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Cerebellar and posterior fossa malformations in patients with autism-associated chromosome 22q13 terminal deletion

Authors

  • Kimberly A. Aldinger,

    1. Committee on Neurobiology, The University of Chicago, Chicago, Illinois
    Current affiliation:
    1. Zilkha Neurogenetic Institute, Keck School of Medicine of USC, University of Southern California, Los Angeles, CA.
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  • Jillene Kogan,

    1. Division of Human Genetics, Cincinnati Children's Hospital Medical Center, Cincinnati, Ohio
    Current affiliation:
    1. Department of Cytogenetics, ACL Laboratories, Rosemont, IL.
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  • Virginia Kimonis,

    1. Department of Pediatrics, University of California, Irvine, Orange, California
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  • Bridget Fernandez,

    1. Disciplines of Genetics and Medicine, Memorial University of Newfoundland, St. John's, Newfoundland, Canada
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  • Denise Horn,

    1. Institut fuer Medizinische Genetik und Humangenetik, Charite Universitatsmedizin, Berlin, Germany
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  • Eva Klopocki,

    1. Institut fuer Medizinische Genetik und Humangenetik, Charite Universitatsmedizin, Berlin, Germany
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  • Brian Chung,

    1. Division of Clinical and Metabolic Genetics, Department of Pediatrics, Hospital for Sick Children, Toronto, Ontario, Canada
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  • Annick Toutain,

    1. Genetics Department, Hospital Bretonneau, University Hospital of Tours, Tours, France
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  • Rosanna Weksberg,

    1. Division of Clinical and Metabolic Genetics, Department of Pediatrics, Hospital for Sick Children, Toronto, Ontario, Canada
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  • Kathleen J. Millen,

    1. Division of Genetic Medicine, Department of Pediatrics, Center for Integrative Brain Research, Seattle Children's Research Institute, University of Washington, Seattle, Washington
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  • A. James Barkovich,

    1. Departments of Neurology, Pediatrics and Radiology, University of California, San Francisco, California
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  • Dr. William B. Dobyns

    Corresponding author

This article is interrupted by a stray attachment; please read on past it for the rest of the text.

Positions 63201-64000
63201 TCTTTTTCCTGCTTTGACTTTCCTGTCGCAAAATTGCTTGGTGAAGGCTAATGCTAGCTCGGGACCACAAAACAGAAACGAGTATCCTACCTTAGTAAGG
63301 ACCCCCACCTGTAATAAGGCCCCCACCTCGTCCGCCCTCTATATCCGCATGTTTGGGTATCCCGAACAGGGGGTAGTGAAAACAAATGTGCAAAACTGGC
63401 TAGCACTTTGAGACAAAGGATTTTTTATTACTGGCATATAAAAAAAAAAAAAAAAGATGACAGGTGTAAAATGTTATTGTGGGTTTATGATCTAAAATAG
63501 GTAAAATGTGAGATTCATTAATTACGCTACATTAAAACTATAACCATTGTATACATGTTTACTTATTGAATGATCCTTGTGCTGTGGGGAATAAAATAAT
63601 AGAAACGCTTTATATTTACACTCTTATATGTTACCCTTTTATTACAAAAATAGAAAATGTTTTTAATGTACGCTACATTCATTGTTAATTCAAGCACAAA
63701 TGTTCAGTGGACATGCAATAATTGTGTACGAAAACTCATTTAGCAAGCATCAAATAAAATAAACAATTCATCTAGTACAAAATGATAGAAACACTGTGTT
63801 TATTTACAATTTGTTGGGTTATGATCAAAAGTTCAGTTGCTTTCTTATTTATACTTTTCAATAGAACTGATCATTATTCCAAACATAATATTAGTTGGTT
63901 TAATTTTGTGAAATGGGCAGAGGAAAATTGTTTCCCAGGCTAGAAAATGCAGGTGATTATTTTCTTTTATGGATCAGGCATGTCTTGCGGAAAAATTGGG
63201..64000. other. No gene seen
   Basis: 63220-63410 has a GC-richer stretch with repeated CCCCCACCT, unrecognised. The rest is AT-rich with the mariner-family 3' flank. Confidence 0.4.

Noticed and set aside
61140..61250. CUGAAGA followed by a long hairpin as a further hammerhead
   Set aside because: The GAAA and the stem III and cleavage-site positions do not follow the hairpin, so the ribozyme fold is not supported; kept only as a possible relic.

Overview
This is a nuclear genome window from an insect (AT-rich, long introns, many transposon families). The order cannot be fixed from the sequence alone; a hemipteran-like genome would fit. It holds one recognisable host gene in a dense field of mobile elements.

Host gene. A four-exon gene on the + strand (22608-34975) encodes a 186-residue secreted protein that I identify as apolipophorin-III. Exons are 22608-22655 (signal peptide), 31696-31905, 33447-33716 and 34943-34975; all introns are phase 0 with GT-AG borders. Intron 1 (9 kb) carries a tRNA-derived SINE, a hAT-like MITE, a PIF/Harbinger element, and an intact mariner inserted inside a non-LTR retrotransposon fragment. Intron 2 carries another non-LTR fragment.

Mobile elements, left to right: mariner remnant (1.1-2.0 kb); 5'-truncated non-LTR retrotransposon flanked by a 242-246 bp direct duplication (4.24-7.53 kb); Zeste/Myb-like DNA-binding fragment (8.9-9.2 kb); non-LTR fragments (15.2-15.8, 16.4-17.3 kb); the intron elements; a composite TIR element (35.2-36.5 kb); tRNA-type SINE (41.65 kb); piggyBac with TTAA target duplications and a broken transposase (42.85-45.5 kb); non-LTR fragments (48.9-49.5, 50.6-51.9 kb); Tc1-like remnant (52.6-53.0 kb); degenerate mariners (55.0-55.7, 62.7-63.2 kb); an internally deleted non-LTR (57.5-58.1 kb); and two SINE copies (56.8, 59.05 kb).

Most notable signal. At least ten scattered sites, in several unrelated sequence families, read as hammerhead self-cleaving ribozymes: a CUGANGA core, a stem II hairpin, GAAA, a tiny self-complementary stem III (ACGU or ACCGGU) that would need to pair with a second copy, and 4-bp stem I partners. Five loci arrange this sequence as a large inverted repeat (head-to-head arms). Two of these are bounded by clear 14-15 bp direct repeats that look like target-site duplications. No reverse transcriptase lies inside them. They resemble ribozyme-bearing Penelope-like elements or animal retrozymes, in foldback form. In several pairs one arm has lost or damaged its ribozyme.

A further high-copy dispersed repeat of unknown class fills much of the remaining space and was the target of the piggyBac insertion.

1. Division of Genetic Medicine, Department of Pediatrics, Center for Integrative Brain Research, Seattle Children's Research Institute, University of Washington, Seattle, Washington
    • Seattle Children's Research Institute, Center for Integrative Brain Research, 1900 Ninth Avenue, Seattle, WA 98101.
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  • The authors declare no conflict of interest.

  • How to Cite this Article: Aldinger KA, Kogan J, Kimonis V, Fernandez B, Horn D, Klopocki E, Chung B, Toutain A, Weksberg R, Millen KJ, Barkovich AJ, Dobyns WB. 2012. Cerebellar and posterior fossa malformations in patients with autism-associated chromosome 22q13 terminal deletion. Am J Med Genet Part A 161A:131–136.

Abstract

The 22q13.3 deletion causes a neurodevelopmental syndrome, also known as Phelan-McDermid syndrome (MIM #606232), characterized by developmental delay and severe delay or absence of expressive speech. Two patients with hemizygous chromosome 22q13.3 telomeric deletion were referred to us when brain-imaging studies revealed cerebellar vermis hypoplasia (CBVH). To determine whether developmental abnormalities of the cerebellum are a consistent feature of the 22q13.3 deletion syndrome, we examined brain-imaging studies for 10 unrelated subjects with 22q13 terminal deletion. In seven cases where the availability of DNA and array technology allowed, we mapped deletion boundaries using comparative intensity analysis with single nucleotide polymorphism (SNP) microarrays. Approximate deletion boundaries for three additional cases were derived from clinical or published molecular data. We also examined brain-imaging studies for a patient with an intragenic SHANK3 mutation. We report the first brain-imaging data showing that some patients with 22q13 deletions have severe posterior CBVH, and one individual with a SHANK3 mutation has a normal cerebellum. This genotype–phenotype study suggests that the 22q13 deletion phenotype includes abnormal posterior fossa structures that are unlikely to be attributed to SHANK3 disruption. Other genes in the region, including PLXNB2 and MAPK8IP2, display brain expression patterns and mouse mutant phenotypes critical for proper cerebellar development. Future studies of these genes may elucidate their relationship to 22q13.3 deletion phenotypes. © 2012 Wiley Periodicals, Inc.

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